Today we went to church again. As I previously indicated we might, we went to a German-language church this time. This way, we didn't have to ride expensive trains for hours just to get there. We did take a bus, which was very quick and economical because Hunter has a bus pass and I can ride free with him on the weekends. It wouldn't have been a super long walk, but it was a bit rainy and hilly and it's a bit harder for me to walk these days. We went to the Dreifaltigkeitskirche, which translates as Holy Trinity Church. If you follow the link and look at the picture, you will see it is very old-fashioned looking. It dates back to the 16th century, but was bombed so I'm not sure how much of it is original. It looks pretty cool on the inside; the cross and stained glass is a bit more modern looking.
Hunter and I thought we might be the only people in there under the age of 50, since church in Germany is known as being kind of an old peoples' thing. However there were definitely some people closer to our age. The church did have a children's service, which I assume isn't mandatory, and I noticed a woman with a baby so presumably Baby Scunter would be welcome.
The thing that made this church one of the better experiences for me was the presence of a printed liturgy. This way, we could follow along with what was happening. From being raised Catholic, I recognized most of the liturgy. There wasn't communion today, but they had the Agnus Dei and Sanctus printed for days when there was, for example. I was also pretty proud of myself for recognizing one of the scripture readings (basically I heard a few words I recognized so was able to tell what part it was; it was less understanding German than knowing things from the Bible). As far as the sermon, I understood senf (mustard) so that pretty much clued me in as to what he was talking about (plus they handed out mustard seeds as we walked in so that was kind of a gimme), and there were a few other words and phrases I picked up, although not as much.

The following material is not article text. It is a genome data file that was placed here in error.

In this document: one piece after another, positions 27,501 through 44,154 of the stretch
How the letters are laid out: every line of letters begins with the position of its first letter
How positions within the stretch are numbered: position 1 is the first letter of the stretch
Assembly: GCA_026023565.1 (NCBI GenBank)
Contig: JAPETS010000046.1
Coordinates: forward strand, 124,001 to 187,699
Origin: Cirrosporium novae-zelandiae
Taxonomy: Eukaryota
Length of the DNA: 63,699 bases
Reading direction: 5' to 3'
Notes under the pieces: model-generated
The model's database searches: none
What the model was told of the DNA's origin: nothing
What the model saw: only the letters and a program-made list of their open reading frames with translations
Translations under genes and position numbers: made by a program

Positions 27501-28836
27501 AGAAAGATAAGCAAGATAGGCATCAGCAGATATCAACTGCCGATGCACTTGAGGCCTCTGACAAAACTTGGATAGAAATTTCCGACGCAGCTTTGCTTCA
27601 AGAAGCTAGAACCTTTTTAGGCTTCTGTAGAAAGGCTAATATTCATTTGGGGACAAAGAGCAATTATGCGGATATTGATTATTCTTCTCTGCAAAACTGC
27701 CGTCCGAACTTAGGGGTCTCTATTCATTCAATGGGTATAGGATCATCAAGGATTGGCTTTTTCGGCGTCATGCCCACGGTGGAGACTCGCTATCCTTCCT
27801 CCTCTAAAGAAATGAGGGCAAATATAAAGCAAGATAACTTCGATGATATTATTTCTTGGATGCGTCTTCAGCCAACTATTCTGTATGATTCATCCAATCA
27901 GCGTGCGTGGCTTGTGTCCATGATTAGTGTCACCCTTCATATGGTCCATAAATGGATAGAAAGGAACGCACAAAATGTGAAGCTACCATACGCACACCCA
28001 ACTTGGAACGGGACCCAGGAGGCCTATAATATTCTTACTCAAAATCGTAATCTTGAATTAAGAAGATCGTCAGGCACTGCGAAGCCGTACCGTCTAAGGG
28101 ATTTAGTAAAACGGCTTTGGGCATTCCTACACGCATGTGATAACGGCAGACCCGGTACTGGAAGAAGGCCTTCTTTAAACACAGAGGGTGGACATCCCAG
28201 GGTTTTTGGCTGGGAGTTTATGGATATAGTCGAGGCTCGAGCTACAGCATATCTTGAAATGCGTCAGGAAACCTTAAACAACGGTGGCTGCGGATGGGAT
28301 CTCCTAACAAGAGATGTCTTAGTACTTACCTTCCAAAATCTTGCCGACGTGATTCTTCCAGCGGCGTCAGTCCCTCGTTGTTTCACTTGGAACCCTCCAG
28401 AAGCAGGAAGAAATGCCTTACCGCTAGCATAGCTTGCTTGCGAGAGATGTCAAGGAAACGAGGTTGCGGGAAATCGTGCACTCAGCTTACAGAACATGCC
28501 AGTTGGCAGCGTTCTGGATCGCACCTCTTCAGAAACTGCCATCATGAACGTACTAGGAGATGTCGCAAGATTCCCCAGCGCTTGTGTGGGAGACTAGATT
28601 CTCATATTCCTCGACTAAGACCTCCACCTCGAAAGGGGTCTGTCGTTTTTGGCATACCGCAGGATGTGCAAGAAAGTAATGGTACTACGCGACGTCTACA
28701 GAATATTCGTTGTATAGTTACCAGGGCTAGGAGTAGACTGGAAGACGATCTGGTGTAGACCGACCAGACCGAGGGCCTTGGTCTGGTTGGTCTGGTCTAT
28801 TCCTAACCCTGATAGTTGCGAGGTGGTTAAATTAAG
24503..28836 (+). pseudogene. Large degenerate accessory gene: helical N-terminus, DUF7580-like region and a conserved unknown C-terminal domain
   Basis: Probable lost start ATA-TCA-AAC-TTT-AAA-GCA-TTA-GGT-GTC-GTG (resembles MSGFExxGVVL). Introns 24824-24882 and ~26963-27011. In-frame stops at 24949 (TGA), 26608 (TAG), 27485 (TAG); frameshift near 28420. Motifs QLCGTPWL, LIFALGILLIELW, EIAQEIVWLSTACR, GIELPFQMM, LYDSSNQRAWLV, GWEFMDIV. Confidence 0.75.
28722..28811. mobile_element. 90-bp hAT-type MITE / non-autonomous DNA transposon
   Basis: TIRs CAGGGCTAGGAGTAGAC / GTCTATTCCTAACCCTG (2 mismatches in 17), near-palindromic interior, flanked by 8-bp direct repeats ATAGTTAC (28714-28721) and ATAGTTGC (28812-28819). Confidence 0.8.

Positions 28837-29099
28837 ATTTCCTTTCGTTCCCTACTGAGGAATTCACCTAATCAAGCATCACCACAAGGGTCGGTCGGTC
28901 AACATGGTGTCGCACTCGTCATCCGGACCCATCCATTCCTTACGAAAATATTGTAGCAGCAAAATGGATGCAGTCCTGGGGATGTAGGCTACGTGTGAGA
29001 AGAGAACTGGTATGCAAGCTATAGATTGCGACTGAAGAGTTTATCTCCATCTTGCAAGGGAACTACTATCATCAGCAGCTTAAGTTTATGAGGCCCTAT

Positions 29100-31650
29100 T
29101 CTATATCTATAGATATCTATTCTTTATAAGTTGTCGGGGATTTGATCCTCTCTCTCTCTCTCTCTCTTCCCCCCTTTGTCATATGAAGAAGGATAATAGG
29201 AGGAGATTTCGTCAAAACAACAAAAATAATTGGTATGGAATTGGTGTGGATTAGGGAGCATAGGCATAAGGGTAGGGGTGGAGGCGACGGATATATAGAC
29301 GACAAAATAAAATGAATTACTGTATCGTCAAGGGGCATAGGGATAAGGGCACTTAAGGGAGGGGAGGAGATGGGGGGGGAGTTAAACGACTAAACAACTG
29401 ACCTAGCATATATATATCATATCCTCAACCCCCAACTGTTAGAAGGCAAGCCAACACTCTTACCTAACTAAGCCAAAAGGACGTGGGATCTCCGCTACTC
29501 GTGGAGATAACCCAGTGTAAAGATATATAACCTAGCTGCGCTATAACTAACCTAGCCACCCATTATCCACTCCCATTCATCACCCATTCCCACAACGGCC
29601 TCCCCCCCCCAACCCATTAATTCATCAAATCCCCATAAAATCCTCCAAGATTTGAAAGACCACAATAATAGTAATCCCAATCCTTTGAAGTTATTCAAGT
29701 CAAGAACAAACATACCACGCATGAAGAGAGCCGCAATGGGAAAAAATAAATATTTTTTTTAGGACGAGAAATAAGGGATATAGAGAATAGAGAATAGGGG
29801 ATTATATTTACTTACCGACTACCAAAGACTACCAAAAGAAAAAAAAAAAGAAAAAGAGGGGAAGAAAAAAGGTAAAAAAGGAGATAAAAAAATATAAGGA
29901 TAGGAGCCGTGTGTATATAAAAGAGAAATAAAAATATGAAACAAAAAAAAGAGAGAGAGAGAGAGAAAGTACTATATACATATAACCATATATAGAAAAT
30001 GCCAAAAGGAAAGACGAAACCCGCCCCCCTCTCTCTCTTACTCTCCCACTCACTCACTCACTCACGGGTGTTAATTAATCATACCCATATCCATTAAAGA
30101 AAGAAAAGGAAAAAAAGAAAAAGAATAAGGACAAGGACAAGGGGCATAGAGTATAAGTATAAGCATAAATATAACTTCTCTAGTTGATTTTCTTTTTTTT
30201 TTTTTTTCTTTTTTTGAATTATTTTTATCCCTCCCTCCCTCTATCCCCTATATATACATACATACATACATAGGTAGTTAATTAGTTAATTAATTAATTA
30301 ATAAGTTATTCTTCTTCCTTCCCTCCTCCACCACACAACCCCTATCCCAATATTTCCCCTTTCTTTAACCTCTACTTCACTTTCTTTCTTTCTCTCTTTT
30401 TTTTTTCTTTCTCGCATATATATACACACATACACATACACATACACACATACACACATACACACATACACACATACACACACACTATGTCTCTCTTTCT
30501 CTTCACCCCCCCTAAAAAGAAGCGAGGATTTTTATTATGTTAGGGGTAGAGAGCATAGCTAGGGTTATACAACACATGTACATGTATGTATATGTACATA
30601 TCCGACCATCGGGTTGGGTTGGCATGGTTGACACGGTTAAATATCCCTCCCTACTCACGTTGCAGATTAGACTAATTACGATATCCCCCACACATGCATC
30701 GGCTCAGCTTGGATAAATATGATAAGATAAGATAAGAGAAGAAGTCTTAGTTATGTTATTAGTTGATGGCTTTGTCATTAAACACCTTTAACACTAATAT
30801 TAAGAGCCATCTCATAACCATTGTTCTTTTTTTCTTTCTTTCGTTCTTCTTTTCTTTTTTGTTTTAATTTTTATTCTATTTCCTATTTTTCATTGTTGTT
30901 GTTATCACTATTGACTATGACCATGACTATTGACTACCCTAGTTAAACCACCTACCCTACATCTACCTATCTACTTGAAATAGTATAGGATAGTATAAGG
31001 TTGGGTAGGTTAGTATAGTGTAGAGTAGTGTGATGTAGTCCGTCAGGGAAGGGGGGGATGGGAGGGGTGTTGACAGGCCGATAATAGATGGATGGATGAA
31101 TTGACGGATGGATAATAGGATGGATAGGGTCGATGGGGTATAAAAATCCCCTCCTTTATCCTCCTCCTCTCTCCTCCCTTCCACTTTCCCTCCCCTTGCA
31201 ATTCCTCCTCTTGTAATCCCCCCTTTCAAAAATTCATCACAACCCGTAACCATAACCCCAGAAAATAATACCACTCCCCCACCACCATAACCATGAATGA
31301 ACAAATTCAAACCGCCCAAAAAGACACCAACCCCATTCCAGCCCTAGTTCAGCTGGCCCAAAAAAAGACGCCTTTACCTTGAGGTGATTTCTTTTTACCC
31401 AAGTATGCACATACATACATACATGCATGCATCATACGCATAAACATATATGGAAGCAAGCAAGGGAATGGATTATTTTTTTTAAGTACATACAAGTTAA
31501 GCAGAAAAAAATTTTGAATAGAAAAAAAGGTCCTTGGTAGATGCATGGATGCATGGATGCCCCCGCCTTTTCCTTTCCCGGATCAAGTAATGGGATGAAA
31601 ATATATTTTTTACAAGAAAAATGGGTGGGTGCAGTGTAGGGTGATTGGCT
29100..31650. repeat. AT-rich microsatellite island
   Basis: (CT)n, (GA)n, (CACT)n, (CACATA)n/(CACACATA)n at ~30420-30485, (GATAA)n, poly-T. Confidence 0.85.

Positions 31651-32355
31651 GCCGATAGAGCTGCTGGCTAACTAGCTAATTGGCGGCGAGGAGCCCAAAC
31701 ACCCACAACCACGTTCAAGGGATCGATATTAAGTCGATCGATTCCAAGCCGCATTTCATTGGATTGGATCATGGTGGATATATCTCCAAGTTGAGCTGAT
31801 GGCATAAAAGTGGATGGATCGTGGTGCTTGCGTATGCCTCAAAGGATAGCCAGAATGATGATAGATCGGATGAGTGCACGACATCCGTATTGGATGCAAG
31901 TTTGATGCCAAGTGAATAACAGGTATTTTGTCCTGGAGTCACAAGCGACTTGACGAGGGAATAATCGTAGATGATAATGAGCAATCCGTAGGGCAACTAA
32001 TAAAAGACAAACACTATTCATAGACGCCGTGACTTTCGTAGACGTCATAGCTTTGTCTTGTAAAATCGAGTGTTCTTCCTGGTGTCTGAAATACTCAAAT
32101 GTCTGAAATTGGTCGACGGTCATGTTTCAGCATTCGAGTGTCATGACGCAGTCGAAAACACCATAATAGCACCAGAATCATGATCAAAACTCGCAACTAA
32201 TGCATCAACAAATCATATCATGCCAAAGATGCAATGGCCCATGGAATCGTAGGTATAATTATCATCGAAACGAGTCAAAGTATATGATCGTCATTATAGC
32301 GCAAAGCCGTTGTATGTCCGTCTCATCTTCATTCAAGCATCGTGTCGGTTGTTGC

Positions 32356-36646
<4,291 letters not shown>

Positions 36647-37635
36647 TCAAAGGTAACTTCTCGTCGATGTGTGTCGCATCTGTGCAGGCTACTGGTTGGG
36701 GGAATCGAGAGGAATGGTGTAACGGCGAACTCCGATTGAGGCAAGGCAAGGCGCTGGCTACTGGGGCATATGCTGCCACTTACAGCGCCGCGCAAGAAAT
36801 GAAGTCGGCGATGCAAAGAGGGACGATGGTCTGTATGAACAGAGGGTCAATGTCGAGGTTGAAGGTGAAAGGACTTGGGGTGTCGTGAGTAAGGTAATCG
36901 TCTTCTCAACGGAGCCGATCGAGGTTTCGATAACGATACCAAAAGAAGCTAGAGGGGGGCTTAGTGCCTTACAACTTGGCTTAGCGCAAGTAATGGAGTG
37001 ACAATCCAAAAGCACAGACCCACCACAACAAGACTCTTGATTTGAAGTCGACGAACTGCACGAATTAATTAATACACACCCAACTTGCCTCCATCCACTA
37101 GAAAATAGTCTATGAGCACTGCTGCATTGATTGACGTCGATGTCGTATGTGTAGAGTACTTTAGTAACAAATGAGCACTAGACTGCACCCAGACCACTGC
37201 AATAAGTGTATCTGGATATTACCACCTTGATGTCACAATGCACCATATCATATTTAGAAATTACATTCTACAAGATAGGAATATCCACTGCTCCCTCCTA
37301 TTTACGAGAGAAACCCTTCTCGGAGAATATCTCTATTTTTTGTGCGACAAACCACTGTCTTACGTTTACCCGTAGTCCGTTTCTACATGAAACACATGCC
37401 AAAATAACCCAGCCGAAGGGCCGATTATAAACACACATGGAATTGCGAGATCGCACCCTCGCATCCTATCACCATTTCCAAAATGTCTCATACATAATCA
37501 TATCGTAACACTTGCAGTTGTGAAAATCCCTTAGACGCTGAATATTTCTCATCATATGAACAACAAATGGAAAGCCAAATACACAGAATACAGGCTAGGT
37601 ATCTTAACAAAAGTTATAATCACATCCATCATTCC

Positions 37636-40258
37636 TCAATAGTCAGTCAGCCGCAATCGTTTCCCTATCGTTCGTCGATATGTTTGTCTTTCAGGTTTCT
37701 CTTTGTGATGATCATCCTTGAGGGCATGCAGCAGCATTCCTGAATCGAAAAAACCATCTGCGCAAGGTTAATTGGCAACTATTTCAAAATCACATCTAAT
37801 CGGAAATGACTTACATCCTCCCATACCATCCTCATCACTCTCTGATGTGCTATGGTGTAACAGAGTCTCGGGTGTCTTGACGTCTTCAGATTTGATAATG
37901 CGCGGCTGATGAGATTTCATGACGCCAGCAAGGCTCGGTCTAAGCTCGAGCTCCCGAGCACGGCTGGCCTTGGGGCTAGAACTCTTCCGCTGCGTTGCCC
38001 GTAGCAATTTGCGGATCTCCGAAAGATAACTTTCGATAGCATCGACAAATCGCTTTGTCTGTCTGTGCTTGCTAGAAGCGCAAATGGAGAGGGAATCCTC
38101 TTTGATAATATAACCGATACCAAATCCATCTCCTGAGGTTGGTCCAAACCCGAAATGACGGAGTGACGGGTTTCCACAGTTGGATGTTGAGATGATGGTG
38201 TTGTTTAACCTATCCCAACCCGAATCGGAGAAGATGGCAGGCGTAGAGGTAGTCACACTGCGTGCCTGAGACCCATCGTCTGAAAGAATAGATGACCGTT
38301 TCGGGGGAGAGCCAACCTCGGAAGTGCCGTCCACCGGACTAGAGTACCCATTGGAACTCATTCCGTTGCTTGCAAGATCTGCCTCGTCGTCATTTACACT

I know that some people would probably think, Why even go if you can't understand it? However, my feeling is that in the same way a child learns the songs, the Lord's Prayer, the creeds before really grasping what is happening in the sermon, we can make an effort to learn those things in German and as our German improves we will grasp more and more of what the minister is saying. It isn't worthless for a child to be in the service even if he/she is too young to follow every part of it. Hunter joked/postulated that maybe once we understood the sermon we would realize it wasn't the church for us. If that's the case we can look elsewhere. I am planning on making a notebook with the Lord's Prayer and the Apostles' Creed in German to refer to, and also to write down words I keep hearing to look up later. Even if we don't end up staying at this church, I think it will be a useful tool if we keep going to German-language churches (which at this point seems to make the most sense).